We Earthlings owe a lot to the moon, and not just for its romantic appeal. The moon locks in Earth's tilt, which would otherwise be a bit wobbly. That in turn stabilizes Earth's climate, which is good for nurturing life. Without Earth's lunar companion, we might not be here.
The moon apparently formed from debris kicked up by a Mars-size object colliding with the young Earth. But the other terrestrial planets missed out. Venus doesn't have a moon. Neither does Mercury. Mars has two pebbles that barely qualify. So is Earth just an outlier, a freak cosmic arrangement of planet and moon that makes for a nice, life-enabling climate?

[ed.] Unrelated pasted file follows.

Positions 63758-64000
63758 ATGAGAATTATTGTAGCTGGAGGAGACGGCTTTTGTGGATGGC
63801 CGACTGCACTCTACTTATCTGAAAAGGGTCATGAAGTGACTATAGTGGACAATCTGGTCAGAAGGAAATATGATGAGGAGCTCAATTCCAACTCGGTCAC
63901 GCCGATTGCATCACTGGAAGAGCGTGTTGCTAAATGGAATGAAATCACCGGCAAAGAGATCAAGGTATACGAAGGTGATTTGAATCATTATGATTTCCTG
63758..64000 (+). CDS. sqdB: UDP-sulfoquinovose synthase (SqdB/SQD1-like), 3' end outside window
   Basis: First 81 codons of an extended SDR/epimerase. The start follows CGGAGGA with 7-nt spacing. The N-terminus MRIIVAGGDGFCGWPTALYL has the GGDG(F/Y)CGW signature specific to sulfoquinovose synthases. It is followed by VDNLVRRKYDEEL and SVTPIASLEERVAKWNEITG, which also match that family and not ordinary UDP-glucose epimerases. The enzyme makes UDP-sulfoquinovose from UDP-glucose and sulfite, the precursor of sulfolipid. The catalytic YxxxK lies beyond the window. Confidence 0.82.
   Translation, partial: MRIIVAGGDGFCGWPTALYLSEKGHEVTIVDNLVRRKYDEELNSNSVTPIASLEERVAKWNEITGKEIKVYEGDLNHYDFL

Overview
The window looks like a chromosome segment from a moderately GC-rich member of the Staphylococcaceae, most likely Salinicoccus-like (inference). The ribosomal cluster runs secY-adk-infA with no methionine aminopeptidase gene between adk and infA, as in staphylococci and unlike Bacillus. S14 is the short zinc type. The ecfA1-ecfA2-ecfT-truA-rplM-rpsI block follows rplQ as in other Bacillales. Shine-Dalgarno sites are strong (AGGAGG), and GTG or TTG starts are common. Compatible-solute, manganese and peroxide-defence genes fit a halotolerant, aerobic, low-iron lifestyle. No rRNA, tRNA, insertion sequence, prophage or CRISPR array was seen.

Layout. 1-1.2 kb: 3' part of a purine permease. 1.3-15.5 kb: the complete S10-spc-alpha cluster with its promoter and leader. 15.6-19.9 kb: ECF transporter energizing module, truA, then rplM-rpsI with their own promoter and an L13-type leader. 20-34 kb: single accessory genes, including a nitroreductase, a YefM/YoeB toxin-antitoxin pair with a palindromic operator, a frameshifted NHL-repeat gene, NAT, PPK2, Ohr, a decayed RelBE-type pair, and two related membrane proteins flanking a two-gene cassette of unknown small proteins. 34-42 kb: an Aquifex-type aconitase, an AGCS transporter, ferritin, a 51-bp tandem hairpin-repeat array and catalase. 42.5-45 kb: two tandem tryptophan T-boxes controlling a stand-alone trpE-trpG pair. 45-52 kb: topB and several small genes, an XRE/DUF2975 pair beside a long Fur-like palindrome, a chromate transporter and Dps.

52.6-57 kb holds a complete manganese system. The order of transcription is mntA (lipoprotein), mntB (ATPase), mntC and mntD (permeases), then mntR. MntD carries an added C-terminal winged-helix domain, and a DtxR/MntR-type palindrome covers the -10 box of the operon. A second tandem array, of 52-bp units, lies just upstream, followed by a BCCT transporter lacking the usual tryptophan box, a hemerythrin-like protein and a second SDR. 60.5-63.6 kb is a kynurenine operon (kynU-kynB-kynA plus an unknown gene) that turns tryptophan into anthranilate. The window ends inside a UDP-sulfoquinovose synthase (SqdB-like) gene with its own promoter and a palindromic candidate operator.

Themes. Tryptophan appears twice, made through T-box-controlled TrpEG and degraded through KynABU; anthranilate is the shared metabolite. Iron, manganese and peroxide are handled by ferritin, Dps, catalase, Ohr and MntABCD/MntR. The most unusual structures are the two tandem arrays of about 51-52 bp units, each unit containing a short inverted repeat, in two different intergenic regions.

Not exactly. A team of researchers simulated the formation of hundreds of planets. And they found that nearly half of them experience giant impacts that produce a stabilizing moon. Almost 10 percent wind up with a massive moon comparable to our own. The research appears in the journal Icarus. [Sebastian Elser et al., "How Common Are Earth–Moon Planetary Systems?"]
That means that if Earth-like planets exist in large numbers throughout the galaxy, at least some of them ought to enjoy the benefits of a moon. Romantic and otherwise.
[The above text is an exact transcript of this podcast.]